Serve Robotics’ new autonomous sidewalk delivery robots don’t require human assist

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Serv Robotics, an Uber spinout that makes sidewalk delivery robots, is deploying its next generation of robots that are capable of completing some commercial deliveries without a human in the loop, according to the startup. This means that in some operational design domains, or geofenced areas, all will not rely on remote operators to teleassist the robot or followers to follow the robot for safety.

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Most companies in the industry, such as Cocoa, Starship Technologies and Kiwibot, rely on remote operators to monitor autonomous deliveries and handle driving when robots stop or need help, so Serv’s milestone is truly in robotic delivery. It is a step towards progress.

Ali Kashani, Co-Founder and CEO, said, “The problem we solved is that relying on teleoperation for security means you must rely on 100% reliable LTE networks and 100% fault-free operators, It is impossible to achieve both consistently.” Serve, told Nerdshala. “Consider what happens when a safety situation requires human attention, but the video is delayed or the connection is dropped? With Level 4 robots, humans need to be in the loop to ensure safety.” is not needed.”

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Serv began rolling out its next-generation robots in December and said it recently completed its first deliveries on Level 4 autonomy, which SAE defines As a system that can drive autonomously as long as certain conditions are met and that would not require a human to drive. The startup’s robots currently have L4 capabilities in certain areas of Los Angeles, such as Hollywood, where Serv has been operating since 2018, Kashani said.

“When the robot is in a given area where level 4 is enabled, The remote video feed is turned off and the robot continues to navigate autonomously without the need for a human in a loop,” Kashani told Nerdshala. “Robots can always request assistance if one is needed, say what. Something unexpected happens to them. They also turn on the video while crossing the intersections. But most of the time they operate autonomously.”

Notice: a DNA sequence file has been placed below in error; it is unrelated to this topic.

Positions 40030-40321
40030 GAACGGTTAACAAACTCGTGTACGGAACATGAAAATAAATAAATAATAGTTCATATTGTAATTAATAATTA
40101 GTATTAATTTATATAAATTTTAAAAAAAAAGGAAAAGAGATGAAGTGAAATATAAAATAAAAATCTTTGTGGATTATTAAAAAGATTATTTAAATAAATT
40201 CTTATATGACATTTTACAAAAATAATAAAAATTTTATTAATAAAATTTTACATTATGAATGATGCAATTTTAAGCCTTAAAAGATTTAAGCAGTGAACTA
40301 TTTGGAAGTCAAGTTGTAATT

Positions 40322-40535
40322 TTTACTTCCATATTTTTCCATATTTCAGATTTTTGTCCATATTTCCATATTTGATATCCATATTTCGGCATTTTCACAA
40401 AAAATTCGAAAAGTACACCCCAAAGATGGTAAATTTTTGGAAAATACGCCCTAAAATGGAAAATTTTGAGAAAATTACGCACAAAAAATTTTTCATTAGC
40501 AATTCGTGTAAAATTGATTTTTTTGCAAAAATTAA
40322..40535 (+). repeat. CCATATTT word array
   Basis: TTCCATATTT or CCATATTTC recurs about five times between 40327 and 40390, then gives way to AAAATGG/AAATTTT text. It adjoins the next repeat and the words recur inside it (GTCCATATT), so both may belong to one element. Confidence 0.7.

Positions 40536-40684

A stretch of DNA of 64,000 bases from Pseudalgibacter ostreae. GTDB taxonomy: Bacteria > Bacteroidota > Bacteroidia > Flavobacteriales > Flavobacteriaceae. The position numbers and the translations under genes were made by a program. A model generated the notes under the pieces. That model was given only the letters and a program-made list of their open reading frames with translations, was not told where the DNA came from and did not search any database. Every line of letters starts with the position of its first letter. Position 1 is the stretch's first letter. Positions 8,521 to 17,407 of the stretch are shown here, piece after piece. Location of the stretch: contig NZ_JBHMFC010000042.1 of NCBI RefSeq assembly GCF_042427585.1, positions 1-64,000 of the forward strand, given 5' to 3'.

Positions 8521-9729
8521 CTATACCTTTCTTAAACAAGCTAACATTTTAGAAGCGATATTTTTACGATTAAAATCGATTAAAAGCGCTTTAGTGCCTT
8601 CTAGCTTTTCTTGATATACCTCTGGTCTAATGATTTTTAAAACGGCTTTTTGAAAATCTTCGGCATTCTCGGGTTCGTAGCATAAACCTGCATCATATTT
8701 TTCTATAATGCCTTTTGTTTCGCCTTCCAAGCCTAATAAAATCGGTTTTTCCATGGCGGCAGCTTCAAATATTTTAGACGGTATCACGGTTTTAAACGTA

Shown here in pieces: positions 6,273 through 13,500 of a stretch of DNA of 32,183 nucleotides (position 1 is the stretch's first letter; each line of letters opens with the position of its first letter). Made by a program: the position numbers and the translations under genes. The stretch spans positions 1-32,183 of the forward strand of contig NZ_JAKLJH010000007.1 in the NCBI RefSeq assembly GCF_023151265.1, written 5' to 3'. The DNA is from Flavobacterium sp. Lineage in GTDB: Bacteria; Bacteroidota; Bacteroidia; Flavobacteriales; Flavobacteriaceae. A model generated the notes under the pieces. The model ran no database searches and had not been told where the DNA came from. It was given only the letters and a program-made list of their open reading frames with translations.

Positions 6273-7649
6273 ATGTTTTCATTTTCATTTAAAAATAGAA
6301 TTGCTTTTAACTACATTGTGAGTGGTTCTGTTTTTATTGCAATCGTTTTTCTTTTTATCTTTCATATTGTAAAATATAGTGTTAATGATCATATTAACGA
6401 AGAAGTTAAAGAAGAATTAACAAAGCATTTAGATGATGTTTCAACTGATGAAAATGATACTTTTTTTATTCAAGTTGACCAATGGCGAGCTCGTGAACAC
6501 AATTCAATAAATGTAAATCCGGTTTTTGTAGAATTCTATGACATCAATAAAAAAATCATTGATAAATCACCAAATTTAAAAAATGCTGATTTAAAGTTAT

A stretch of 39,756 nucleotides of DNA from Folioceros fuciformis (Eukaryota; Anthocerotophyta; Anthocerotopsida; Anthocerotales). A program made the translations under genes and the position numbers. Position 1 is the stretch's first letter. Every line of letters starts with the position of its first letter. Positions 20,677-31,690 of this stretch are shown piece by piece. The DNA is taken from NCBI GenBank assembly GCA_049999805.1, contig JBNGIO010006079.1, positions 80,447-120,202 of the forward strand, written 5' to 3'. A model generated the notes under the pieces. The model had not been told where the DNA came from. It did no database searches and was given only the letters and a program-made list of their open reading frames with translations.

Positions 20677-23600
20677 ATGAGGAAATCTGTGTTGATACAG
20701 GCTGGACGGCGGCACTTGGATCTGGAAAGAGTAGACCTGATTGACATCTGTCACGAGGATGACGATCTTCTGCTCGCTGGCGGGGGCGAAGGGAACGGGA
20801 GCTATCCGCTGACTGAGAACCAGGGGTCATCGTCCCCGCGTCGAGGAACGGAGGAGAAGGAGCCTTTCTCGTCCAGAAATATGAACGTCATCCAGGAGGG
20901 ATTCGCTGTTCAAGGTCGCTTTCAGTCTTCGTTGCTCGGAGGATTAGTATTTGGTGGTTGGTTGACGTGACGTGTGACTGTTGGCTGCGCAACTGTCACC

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Until autonomous vehicles reach Level 5 capability, under which systems can operate in all conditions without humans, there will always be a long tail of edge cases that robots are unfamiliar with. It makes sense for those people to rely on humans, both from a security and commercialization standpoint, Kashani said.

Serva’s new robots are equipped with a range of active sensors, such as ultrasonics and lidar sensors from Oster, and passive sensors such as cameras to help navigate busy sidewalks. The startup has developed specific capabilities for its bots, such as automatic crash prevention, vehicle collision avoidance and fail-safe emergency braking, according to the company. The calculations needed to produce those capabilities in real time are driven by chip-maker Nvidia’s Jetson platform, which is designed specifically for robots and other autonomous machines.

The company raised an expanded seed round of $13 million last month, which it said will be used to fund accelerated expansion plans in new customer segments and geographies. In line with those stated goals, Kashani said Serva’s next steps are to deploy its next-gen robots to more regions, starting with expansion in Los Angeles.

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